The Zenith of Wood Architecture: Stick Homes

by : Gary Ashton

Stick architecture offers a uniquely American blend of Victorian and frontier building styles. Of the many styles developed during the Victorian era, this building style did the most to emphasize wood construction, and was incorporated into more building shapes. It continues as one of the most widely recognized building forms of the late 19th centuries, particularly in the northeast and California.

The Stick style emphasized strong, clean lines, many angles, and few curves. With wood construction finally developed as a common building method not reliant on masonry or other materials, homes could now be built higher and at steeper pitches without worrying about excess weight. Stick homes typically rose three or more stories above ground and incorporated two or three wings, in similar fashion to the Queen Anne style of the same era, but without the same emphasis on elaborate windows, towers, and doorways.

Ornamental elements did find their way into the Stick style, but they tended to be more focused on the sides of the building, and at either end. Stick homes often had a wooden sheathing or vertical corner boards suggesting a weave or lattice of stick work. This was often complemented by an inverted picket fence, and ornamental bands of decorative wood at floor levels. These exterior wood elements and sheathing served to emphasize the wooden frame beneath. Windows and doorways, meanwhile, would typically call attention to wood framing rather than disguise it in decorative features. The stick aesthetic of exposed wooden beams is also commonly called half-timbering.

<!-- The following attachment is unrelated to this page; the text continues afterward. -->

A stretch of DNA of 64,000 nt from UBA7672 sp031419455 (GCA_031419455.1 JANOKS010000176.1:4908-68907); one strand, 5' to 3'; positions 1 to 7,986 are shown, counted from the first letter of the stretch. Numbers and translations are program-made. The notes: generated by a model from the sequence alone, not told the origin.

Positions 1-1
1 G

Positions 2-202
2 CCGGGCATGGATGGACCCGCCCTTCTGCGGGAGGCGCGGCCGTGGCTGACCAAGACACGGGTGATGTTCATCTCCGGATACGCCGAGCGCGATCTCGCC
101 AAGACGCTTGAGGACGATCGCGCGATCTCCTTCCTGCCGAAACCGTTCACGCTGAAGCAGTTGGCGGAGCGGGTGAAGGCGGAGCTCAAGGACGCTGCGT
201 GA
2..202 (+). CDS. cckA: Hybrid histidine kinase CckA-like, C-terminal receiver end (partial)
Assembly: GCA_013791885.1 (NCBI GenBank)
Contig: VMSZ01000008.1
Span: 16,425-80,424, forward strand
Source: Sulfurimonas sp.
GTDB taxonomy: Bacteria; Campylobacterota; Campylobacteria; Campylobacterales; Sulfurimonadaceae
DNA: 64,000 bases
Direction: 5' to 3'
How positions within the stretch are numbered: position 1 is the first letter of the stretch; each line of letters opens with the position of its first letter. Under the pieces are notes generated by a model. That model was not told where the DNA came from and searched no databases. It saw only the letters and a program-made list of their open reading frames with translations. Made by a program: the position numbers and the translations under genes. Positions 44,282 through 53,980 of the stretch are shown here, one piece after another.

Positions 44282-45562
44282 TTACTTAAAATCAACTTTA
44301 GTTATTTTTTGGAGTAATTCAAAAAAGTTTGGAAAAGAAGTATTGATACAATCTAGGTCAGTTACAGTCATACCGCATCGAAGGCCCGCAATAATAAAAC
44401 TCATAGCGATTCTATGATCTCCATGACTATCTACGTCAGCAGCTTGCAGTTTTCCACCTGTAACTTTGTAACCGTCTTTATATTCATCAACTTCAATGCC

Large porches were another common element on stick homes, and came in a wide variety of sizes and shapes. Some houses in this style featured a porch that extended well into the body of the home, becoming a sort of ante-entrance. This building feature worked particularly well on homes in hotter states like California, where a regional variant called the California Stick was developed.

Stick architecture was used primarily for houses, but its less clearly defined style also made it ideal for larger residential buildings such as university dormitories and inns.

Many of the nation's most famous Sticks are located in northeast states like Pennsylvania and Massachusetts. One of the finest examples of the style, the 1870 home of oil baron Jacob Cadwallader, is located in Titusville, Pa.